It’s multimedia time again! And it’s a twofer!

I was casting about for a theme, a framework for this week’s offering. I knew I wanted to introduce you all to “My Head is My Only House Unless it Rains” by Captain Beefheart, but I wasn’t quite sure how to introduce it. Then, suddenly, it all coalesced and came together! Like an exquisite Jenga tower collapsing*, only in reverse.

I’m lying. It came together much as marionette whose puppeteer has just suffered a heart attack, crumpled against the floor in mute agony. The marionette, not the puppeteer. Hmm. Maybe both.


Captain Beefheart is one of those eccentrics who make the world a better place. He went to high school in Cucamonga with Frank Zappa. Yes, Cucamonga. The desert does weird things to a person, but if you’re weird to start with it’s another story altogether. That’s how Captain Beefheart (a.k.a. Don Van Vliet née Don Vliet) got his start. Untrained musically, he nevertheless had a talent. Some sort of talent. Mostly it was charisma. Imagine if Charles Manson’s record was well-received by the critics; he might not have become so disillusioned and frustrated with society and might have remained a harmless curiosity. That’s our Beefheart, except he wasn’t exactly marginal, since he influenced a lot of the more mainstream music down the pike.

But he was weird. Weird like he would claim that he needed to be alone in his hotel room all night so he could levitate. Weird like he claimed that he once slept for a year-and-a-half (“How did you do it?” “I ate only fruit”). Weird like renaming the talented but cultoid members of his band things like “Zoot Horn Rollo” and “The Mascara Snake.” His most famous album is called Trout Mask Replica (1969), which many people have heard of but not many people have heard. To the uninitiated it sounds like a bad dream being flushed down the toilet. It’s actually very good, but I’m not presenting something from that particular record today. You’re welcome.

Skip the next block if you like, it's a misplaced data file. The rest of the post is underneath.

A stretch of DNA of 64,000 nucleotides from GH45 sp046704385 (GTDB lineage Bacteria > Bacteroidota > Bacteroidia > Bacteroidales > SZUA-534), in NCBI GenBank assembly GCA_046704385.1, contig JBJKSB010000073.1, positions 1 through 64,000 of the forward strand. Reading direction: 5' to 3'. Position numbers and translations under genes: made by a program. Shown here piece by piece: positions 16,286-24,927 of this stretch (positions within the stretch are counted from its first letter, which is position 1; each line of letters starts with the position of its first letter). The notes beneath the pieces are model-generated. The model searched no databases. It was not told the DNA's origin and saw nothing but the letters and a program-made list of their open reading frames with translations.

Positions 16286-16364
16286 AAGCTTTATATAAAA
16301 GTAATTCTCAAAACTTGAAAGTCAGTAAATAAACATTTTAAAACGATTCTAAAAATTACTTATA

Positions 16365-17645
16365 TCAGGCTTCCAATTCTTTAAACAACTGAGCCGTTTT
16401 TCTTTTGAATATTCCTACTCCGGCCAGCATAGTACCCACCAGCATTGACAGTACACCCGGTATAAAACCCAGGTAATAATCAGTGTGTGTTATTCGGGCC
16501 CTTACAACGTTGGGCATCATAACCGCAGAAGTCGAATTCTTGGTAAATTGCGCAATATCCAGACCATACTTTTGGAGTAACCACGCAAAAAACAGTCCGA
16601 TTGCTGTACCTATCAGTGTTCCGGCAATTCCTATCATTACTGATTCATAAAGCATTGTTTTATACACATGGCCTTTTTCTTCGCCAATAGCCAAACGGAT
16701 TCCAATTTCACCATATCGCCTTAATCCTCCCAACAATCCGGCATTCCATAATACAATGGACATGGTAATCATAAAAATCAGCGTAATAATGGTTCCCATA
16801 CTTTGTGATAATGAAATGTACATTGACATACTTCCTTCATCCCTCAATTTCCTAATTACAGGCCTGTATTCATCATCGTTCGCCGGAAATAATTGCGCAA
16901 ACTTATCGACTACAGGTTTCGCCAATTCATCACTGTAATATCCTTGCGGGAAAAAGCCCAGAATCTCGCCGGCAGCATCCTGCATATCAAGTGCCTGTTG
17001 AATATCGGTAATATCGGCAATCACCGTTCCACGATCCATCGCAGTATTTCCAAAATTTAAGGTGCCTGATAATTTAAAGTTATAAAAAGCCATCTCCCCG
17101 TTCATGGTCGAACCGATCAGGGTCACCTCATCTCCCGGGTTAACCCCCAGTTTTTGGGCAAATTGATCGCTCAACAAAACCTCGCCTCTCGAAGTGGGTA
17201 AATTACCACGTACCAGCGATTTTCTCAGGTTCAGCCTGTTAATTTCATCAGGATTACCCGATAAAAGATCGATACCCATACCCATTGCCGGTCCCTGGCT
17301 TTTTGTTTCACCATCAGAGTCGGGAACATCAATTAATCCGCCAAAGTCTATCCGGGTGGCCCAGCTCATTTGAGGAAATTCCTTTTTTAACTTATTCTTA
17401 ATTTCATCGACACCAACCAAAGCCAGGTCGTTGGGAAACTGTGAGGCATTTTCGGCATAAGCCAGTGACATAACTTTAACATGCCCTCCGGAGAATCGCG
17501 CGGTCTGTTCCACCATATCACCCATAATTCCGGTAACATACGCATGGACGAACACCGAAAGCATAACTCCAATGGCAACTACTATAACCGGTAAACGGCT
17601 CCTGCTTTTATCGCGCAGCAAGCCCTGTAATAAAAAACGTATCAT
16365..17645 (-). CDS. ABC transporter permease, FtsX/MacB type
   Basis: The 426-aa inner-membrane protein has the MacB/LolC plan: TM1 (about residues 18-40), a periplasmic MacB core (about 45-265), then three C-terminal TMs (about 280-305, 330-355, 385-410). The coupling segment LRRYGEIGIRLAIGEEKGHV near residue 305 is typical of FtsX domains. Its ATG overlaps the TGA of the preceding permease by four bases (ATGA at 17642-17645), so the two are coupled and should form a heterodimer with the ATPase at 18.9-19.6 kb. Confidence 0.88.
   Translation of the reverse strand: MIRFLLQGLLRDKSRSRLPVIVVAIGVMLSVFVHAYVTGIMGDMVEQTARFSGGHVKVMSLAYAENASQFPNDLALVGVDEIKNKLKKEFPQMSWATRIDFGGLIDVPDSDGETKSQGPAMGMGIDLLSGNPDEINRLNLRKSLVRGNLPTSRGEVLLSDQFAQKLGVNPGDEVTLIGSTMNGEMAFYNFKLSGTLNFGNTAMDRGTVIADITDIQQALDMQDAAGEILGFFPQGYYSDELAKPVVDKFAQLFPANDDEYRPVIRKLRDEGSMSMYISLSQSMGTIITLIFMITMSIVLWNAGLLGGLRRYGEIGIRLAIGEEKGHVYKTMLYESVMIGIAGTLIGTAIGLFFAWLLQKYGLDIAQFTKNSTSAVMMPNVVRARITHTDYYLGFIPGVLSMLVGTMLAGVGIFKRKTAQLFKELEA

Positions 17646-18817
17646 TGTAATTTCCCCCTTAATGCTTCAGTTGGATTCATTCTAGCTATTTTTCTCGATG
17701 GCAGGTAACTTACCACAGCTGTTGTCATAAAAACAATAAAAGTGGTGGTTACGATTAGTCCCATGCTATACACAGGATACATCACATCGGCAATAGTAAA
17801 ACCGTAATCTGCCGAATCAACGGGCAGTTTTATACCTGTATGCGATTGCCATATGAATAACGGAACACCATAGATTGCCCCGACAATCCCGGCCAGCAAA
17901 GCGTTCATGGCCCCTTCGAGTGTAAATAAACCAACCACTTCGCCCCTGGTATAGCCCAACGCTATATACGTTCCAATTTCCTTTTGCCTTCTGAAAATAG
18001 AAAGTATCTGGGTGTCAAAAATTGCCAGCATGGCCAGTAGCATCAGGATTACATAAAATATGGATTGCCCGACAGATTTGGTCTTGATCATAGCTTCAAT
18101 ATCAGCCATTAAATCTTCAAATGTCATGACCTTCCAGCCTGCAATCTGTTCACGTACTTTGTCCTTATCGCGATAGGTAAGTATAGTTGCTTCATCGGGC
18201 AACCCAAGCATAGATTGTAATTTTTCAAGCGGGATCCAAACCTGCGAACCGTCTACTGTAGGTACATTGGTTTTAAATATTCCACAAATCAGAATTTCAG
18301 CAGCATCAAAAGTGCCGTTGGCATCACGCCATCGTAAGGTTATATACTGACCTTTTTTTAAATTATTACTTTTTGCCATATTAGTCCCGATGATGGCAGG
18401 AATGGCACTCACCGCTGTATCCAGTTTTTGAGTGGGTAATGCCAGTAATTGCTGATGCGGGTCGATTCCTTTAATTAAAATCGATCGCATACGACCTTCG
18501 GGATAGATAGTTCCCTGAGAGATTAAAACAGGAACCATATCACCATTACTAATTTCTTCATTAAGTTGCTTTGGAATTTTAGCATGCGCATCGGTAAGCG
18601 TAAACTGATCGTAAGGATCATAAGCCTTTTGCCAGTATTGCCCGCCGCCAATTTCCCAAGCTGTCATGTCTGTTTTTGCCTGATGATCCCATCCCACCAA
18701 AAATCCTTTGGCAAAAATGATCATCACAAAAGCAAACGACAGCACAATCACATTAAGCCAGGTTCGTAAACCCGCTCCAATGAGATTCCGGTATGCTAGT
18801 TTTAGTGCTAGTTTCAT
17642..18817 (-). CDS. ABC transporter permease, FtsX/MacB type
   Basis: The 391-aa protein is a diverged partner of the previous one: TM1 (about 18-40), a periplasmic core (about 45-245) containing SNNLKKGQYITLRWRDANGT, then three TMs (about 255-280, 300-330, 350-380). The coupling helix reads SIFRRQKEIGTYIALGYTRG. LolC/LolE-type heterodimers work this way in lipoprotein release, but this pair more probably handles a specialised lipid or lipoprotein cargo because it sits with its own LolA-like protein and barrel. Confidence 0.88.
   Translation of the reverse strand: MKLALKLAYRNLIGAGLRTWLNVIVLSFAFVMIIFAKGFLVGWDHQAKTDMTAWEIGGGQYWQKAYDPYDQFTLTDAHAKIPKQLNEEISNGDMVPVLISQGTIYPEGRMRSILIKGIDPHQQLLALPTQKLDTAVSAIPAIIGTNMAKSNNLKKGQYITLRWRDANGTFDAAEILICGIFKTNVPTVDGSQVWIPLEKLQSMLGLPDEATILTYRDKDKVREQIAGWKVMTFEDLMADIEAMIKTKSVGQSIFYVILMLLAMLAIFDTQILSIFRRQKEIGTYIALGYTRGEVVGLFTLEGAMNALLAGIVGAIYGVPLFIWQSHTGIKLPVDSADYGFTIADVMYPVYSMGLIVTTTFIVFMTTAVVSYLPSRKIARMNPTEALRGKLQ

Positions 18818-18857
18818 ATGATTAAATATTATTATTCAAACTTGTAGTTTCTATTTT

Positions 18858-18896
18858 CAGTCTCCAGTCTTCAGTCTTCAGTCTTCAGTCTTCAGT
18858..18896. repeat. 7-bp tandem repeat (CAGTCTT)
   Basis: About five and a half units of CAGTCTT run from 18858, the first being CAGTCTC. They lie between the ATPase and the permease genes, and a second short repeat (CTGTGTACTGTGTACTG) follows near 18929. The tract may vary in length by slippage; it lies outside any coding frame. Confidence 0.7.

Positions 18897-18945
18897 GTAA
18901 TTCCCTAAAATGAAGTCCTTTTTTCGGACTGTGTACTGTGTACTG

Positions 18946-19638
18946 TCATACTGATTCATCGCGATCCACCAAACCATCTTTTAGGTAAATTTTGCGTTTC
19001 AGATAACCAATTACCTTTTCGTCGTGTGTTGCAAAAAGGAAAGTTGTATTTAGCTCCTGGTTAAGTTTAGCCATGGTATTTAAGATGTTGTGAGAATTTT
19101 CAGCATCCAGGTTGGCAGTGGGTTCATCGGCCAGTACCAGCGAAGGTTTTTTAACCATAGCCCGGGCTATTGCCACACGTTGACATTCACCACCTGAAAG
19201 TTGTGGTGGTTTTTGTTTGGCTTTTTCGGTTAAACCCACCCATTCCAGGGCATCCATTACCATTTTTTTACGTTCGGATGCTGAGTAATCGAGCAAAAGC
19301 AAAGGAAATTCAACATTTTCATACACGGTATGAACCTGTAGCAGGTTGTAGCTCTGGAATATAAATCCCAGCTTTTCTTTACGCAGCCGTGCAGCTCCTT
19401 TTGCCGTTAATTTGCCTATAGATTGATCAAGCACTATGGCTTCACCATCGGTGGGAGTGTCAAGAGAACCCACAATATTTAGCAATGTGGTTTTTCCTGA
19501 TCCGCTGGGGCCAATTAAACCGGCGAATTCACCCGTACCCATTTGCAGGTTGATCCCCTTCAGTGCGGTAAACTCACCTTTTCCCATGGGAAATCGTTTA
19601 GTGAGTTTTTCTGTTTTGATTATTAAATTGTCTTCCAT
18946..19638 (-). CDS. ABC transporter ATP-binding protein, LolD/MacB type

My Head is My Only House Unless it Rains” is kind of an oddity. Usually when Captain Beefheart tried to sound conventional or commercial it was a huge disaster. Not so with this one. It’s a love song, a truly affecting and beautiful love song, but it’s off-kilter and rough enough to be interesting. Tom Waits before Tom Waits, you might say. Incidentally, it doesn’t demonstrate his vocal range.

Framework, right. Octaves. This is October, so in honor of the eighth month (on the Gregorian calendar) the muck that holds this post together is octaves. Performers with expansive vocal ranges. Captain Beefheart claimed to have a vocal range of 7½ octaves, but most people agree it was more like 4 or 4½. But it wasn’t pretty. Growly at the bottom, screechy at the top, and in between mostly as if he had a few pieces of broken glass in his throat.

Digression time before I get to the other half of the double bill. Mariah Carey’s much-lauded vocal acrobatics are documented to be in the 5 to 5½ octave range, but her little flageolet-histrionics can’t touch the world-record holders. This page on Information Delight tells you all about the subject and has links to webpages about Adam Lopez (highest male note), Tim Storms (6 octaves and a bottom note so low it can’t be heard by the human ear), and Brazil’s Georgia Brown (8 octaves; her web page looks kind of like a porn site).

On to the next performer and song. Yma Sumac is the stage name of Peru’s Zoila Augusta Emperatriz Chavarri del Castillo. She, like Captain Beefheart, has a range claimed variously to be anywhere from 4½ to 7½ octaves. The symmetry of the post has been achieved. Whew. I do notice, though, that I am really going on and on  withit, so I’ll try to wrap things up. Her heyday was the early 1950’s and she helped usher in the “Exotica” music style. The song I’ve selected is “Tumpa” (Earthquake) from her very first album, 1950’s Voices of the Xtabay. Unlike the Captain Beefheart song, her range is definitely on display here.


** Jenga Bonus! **


nb: Audio tracks will remain available for approximately 2 weeks after date of post; if you are interested in hearing something you have missed, please make a request in the comments.

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